Writer-director Jack Piandaryan has a lot on his mind; it's too bad he couldn't have put it all into a more coherent and convincing package than the half-baked thriller "The Parallel."
What exactly is this time-tripping cautionary tale trying to say? Piandaryan floats past every stock lesson from "Youth is wasted on the young" to "You reap what you sow," but mostly it's a case of "Don't take two hits of X then go off and get busy with your girlfriend's hot best friend."
That drug-induced misstep gets Danny Fitzgerald (Taylor Hart), a cocky high school senior en route to Harvard, into a mess of trouble. So much so, it seems, that the golden boy wakes up more than 20 years later an alcoholic loser without a clue as to how he got there, much less how to get back to the night it all went wrong. Think: "Peggy Sue Got Married," but in reverse, with an unsympathetic male protagonist, subpar acting and lots of first-draft dialogue. The film's theory, that maybe we're all living two parallel lives -- if we even exist at all -- is intriguing, but it's rarely taken beyond the notion that Danny's just dreaming it. The result is, to be charitable, underwhelming, narratively and visually.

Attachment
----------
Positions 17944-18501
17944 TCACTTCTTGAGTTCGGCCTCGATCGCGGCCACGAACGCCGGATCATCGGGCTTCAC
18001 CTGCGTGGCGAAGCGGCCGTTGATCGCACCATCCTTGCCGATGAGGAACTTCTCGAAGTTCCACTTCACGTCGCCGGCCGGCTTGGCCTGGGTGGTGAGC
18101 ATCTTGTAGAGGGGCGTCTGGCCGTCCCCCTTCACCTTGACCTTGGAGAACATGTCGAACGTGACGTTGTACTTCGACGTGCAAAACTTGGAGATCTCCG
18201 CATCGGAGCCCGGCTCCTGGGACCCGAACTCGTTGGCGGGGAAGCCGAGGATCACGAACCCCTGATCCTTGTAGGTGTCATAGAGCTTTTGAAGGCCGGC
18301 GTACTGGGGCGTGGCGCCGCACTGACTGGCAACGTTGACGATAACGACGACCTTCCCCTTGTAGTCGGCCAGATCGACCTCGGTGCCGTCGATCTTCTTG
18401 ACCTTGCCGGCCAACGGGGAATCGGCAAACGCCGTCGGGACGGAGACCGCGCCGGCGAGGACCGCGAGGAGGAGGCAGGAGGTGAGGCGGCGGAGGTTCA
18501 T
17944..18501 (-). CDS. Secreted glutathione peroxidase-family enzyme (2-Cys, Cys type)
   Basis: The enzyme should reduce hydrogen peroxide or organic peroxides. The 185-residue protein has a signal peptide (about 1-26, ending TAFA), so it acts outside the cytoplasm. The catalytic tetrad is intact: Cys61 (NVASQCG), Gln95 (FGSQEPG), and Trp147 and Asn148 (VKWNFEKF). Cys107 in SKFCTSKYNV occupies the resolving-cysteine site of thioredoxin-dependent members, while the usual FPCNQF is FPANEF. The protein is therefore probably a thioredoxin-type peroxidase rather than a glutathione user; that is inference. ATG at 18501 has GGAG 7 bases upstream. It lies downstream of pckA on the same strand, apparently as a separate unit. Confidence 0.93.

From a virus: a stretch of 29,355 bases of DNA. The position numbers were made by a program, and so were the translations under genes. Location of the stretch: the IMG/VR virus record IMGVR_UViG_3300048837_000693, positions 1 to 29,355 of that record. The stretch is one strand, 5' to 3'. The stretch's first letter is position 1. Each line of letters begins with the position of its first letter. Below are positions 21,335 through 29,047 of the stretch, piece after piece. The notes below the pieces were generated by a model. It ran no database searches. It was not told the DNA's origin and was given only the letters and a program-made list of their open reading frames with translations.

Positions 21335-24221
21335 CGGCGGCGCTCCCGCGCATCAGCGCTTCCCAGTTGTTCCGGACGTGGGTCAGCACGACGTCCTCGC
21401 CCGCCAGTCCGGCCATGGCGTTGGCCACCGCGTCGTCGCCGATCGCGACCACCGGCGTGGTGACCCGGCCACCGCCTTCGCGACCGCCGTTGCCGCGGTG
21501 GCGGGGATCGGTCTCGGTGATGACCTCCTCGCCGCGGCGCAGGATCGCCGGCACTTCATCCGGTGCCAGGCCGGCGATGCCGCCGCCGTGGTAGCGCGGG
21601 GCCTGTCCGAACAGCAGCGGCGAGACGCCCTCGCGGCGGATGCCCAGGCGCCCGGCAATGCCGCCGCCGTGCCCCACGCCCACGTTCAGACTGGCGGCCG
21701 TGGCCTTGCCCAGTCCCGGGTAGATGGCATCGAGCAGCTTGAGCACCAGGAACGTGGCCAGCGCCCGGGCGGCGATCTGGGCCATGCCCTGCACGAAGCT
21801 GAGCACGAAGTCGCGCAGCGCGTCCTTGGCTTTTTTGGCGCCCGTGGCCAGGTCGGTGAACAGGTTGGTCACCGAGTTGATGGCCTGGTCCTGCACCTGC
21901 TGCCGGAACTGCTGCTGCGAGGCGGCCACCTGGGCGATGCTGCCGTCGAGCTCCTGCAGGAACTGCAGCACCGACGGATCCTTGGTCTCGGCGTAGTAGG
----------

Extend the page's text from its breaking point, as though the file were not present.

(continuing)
When Danny jumps into the future, he's supposedly aged two decades (despite those fake crow's feet, he looks about two months older), but the world around him still looks virtually the same. Is that a "parallel lives" thing or simply a budgetary choice? A more credible makeup job is done to advance the years of Danny's lost high school love Lynn (Margaret Scarborough) and his now-hostile wife Margie (Darla Gordon) -- Lynn's slutty best friend from that fateful night -- but the women here don't fare any better than Danny with regard to depth or logic. As for the grim but nicely coiffed Gypsy (Jeff Swarthout) who predicts Danny's demise, he's good for some much-needed, but unintentional, levity.
Who knows, maybe there's a stronger version of this film playing in a parallel auditorium somewhere.
"The Parallel." MPAA rating: R for sexuality, language, some drug use and brief violence. Running time: 1 hour, 30 minutes. Exclusively at Laemmle's Town Center, 17200 Ventura Blvd., Encino, (818) 981-9811.